Winter is almost upon us. Dr. Dawn Mackey shares tips on how to keep fit at a time when staying warm inside and having wine, cheese, and chocolates are much more appealing.
Q: Christmas baking has already started. If I want to partake, should I remember that more calories in means I need to get more calories ‘out’ through exercise?
A: You’ve got it! To avoid gaining extra pounds over the holiday season, energy balance is key. Keep in mind that it usually takes less time and effort to take ‘in’ an extra 100 or 200 calories than it does to burn ‘off’ the same number of calories through physical activity, so you might want to think twice before you indulge.
Q: How many minutes of physical activity should I be getting every day, year-round? Does walking count?
A: To achieve health benefits, Canada’s national physical activity guidelines1 recommend that adults (18-64 years) and older adults (65 years and older) get at least 150 minutes of moderate-to-vigorous intensity aerobic physical activity per week, in bouts of 10 minutes or more. One way to achieve 150 minutes of activity each week is to do 20-30 minutes of activity each day. If the guideline levels of physical activity seems unrealistic for you, remember that some activity is better than none, so start by adding small amounts of physical activity to your day (e.g. take a 10-minute walk during your lunch break, or take the stairs instead of the elevator), and then gradually increase how much, how often, and how hard you are active over time.
Our guidelines also state that it is beneficial to add muscle and bone strengthening activities using major muscle groups, at least two days per week. And older adults with poor mobility should also do activities to enhance balance and prevent falls.
Absolutely, walking counts! Brisk walking is a moderate-intensity aerobic activity. Since it is an accessible and inexpensive activity, walking is one of the most popular types of physical activity for Canadians.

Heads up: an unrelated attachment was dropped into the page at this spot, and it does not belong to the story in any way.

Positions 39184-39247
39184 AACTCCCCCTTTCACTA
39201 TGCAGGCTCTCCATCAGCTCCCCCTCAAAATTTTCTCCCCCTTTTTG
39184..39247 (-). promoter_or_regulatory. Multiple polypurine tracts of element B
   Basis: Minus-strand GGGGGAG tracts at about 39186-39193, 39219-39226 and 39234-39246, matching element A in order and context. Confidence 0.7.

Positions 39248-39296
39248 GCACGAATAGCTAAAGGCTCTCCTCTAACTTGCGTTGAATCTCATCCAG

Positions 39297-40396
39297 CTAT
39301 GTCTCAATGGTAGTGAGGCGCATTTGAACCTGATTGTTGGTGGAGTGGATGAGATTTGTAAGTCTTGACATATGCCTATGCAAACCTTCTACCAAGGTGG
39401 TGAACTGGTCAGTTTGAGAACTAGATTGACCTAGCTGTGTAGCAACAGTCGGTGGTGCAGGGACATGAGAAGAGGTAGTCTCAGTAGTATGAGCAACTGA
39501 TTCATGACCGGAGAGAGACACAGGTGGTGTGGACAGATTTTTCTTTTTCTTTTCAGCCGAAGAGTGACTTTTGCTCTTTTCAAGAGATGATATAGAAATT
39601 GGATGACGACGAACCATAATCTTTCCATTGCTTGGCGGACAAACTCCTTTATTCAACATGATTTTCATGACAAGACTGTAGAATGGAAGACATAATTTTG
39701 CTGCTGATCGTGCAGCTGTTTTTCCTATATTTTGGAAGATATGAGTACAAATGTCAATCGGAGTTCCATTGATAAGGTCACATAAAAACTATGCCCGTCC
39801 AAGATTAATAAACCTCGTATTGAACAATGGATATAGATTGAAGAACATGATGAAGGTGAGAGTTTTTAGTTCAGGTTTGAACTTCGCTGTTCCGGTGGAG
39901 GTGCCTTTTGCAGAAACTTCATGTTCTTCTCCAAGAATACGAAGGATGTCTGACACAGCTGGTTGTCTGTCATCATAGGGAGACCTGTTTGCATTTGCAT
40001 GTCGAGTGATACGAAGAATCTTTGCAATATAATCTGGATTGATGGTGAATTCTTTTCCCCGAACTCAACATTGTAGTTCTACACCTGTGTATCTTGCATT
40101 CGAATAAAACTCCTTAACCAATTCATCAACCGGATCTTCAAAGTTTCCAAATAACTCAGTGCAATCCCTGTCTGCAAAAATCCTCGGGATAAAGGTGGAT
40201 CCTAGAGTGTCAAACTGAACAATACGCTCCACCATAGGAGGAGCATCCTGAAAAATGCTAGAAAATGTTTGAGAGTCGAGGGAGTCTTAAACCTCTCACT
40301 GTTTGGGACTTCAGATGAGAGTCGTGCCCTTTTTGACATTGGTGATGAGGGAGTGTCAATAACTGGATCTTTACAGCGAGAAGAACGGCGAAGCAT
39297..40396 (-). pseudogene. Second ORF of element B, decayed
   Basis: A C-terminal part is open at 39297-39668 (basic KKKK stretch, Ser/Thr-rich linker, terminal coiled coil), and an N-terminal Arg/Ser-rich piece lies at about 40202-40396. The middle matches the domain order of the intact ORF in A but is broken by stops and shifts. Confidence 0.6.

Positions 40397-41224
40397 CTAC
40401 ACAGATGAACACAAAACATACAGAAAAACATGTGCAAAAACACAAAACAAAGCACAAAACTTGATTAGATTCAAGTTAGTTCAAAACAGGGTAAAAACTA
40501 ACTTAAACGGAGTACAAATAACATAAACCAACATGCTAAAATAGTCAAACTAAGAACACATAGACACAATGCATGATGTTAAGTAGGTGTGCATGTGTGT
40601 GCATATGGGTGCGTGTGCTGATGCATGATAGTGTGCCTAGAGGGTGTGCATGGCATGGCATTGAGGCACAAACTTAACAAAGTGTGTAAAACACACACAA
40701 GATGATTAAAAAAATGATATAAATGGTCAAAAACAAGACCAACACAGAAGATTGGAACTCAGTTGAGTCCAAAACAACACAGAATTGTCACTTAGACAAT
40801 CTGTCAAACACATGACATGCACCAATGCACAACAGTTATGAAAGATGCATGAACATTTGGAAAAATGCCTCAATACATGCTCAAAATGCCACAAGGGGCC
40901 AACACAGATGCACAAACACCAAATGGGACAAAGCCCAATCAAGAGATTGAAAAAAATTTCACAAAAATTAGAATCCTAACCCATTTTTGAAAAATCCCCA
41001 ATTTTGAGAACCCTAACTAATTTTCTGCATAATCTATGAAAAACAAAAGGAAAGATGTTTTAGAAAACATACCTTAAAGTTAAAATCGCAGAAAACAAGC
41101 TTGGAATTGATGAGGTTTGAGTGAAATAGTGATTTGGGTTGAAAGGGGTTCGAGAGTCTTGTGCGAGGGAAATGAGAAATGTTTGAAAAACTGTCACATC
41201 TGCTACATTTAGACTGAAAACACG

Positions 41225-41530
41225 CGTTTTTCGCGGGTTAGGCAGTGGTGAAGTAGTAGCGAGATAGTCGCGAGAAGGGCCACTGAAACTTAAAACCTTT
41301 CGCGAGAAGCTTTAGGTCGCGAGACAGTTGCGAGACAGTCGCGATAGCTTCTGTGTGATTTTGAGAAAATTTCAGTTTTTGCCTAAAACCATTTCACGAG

Q: What forms of activity would you recommend for staying fit this winter?
A: During the winter, when the weather outside can be intimidating, you might start to look for indoor opportunities to be active. Community centres offer a wide variety of classes and opportunities to be active, which are often less expensive than regular gym memberships. To manage holiday stress, you might enjoy a yoga or meditation class, which you could likely find at your local community centre. You might also consider being active in your own home with a workout DVD or fitness-oriented video game. Or, try wearing a pedometer to count the steps you normally take in a day and then challenge yourself to take more steps. Most importantly, focus on doing physical activities that you enjoy, and consider doing them with a friend - the social aspects of physical activity motivate many of us to stick with it.
Q: It’s a convenient excuse to say that it’s too cold and wet outside run, walk, or bike. How should I dress if I decide to brave the elements and get out there?
A: Yes, weather can be a barrier to getting outside for physical activity. If you do brave the elements, I recommend that you dress in layers – you can remove a layer as soon as you start to sweat and then put it back on if you start to feel cold. A good first layer is something light and made of a synthetic material, such as polypropylene, which will draw sweat away from your body. Try to avoid cotton, which stays wet next to your skin. Add a second layer or fleece or wool for insulation and warmth, and then add a waterproof, breathable outer layer.
Don’t forget to protect your head, ears, and hands, and if it is dark when you are out, wear reflective clothing to stay safe. Finally, wear footwear with enough traction to prevent falls when it's icy or snowy.
Q: Should I be doing more cardio or weight training as I get older?
A: Both cardio and weight training are important. Cardio helps to maintain the health of your heart, lungs, and circulatory system. Weight training helps to preserve and build muscle strength and mass. Recent research has shown that cardio and weight training each independently help to maintain and enhance cognitive functions in older adults, so they are beneficial for your brain too!
Q: How important is a stretching and when should I do it – before, during, or after exercise?
A: Stretching will help you to maintain and enhance your flexibility. Staying flexible as you age helps you to move better and with less discomfort. Stretching can also help alleviate daily aches and pains. Dynamic stretching, where you move a muscle group through a range of motion (e.g., walking lunges, high steps), help you to warm up before exercise. Static stretching, where you hold a stretch for 15-30 seconds, is best done after exercise, when your muscles are warm. When you stretch, you should feel a stretch but not pain.